We are Betsy and Ross. We were recently adopted by a nice couple and they give us lots of attention and love. Our problem is that sometimes we get a little lonely for our mama and the other kittens in our litter. Now it is just the two of us kitties.

Can you give us some advice how to handle our anxieties over this change in our lives?

Betsy and Ross

Dear Betsy and Ross,

Your names give me a little clue to the character of your new people. They are very creative and clever, indeed. I am very happy to read that you are well loved and taken care of in your new home. It is also apparent they did some research before adopting the two of you.

Hands down, the advice on kitten adoption favors adopting in pairs if the kittens are under six months old. That just makes a lot of sense and goes a long way in relieving loneliness, anxiety, and even boredom.

Kittens are just naturally curious little critters, and you two can keep each other company as you do what comes naturally – chasing tails (your own), snooping into everything, and then snuggling up together for a good nap. I do have a few words of caution here. “Leave the toilet paper alone.”

You must also learn how to interact with your humans without scratching and biting your way through a play session. Of course, scratching and biting each other is allowable since you instinctively know how not hurt each other. An excellent organization, Homeward Trails gives a good insight into the value of adopting two kittens together. Just to give you an idea, the headline reads Mother Nature knew what she was doing when she created kittens in litters!”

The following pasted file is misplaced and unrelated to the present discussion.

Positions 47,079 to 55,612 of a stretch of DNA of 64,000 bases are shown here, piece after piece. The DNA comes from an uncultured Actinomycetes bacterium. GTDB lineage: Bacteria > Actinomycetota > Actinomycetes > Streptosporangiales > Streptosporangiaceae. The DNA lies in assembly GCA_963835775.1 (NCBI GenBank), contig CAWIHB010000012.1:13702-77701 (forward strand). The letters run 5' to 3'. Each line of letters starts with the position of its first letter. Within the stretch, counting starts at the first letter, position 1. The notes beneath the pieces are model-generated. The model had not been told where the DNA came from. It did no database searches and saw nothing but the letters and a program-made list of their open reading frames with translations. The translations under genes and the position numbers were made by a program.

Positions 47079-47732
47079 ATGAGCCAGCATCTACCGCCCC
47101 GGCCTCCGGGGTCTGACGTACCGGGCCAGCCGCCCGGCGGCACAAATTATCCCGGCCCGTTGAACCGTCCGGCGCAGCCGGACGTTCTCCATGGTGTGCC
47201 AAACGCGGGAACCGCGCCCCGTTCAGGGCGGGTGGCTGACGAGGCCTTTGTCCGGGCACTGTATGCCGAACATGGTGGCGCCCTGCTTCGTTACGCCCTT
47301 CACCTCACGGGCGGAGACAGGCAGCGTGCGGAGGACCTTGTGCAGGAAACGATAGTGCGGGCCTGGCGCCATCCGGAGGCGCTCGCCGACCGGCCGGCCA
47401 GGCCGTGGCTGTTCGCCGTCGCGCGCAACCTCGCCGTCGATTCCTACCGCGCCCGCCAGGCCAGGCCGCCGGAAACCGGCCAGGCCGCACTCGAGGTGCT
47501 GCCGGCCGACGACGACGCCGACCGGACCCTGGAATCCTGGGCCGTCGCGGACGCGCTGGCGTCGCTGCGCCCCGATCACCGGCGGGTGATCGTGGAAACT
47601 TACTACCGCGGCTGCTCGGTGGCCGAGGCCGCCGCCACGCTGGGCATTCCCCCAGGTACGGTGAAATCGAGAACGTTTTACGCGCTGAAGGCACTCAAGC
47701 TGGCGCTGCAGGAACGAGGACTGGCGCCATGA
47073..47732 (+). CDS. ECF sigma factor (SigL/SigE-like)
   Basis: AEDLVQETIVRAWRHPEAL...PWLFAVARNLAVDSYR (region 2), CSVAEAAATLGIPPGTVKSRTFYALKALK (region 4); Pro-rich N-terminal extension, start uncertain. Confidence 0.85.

Keeping the two of you together reduces the need for your humans to provide constant entertainment. You can be happy to know that you are providing them with that! Remember that climbing the drapes and eating the plants will not be looked upon as entertaining. That is where the importance of chasing each other, attacking the tail of your litter mate, and rolling around until you look like one big fur-ball is not only helping you relieve boredom and anxiety, you are quickly working your way deeper into their hearts. When you go from chaotic wrestling to a quiet nap in the matter of seconds, you are providing them with an amazing insight into the ways of the kitten.

Cats are often looked upon as aloof and self-sufficient. Not so. Boredom is a big factor in your learned behavior. According to Paws and Purrs, the fact that you have each other as playmates will help keep you out of mischief. Left single and apart from each other, your tendencies might turn from cute play to utter destruction.

Your task is to provide non-destructive entertainment for your humans and each other.
In return, your humans will relish playtime that also includes them. You will likely get showered with new toys and many games will develop between all parties. Your moments of anxiety will disappear as you look forward new discoveries and rewards. If you are really good, your humans might even consider leash training so they can take you out for walks in the neighborhood and show you off to their community. Believe me – that is not boring! Keep in mind that you are home now.

Your friend,


published in tbt Tampa Bay Out There weekend edition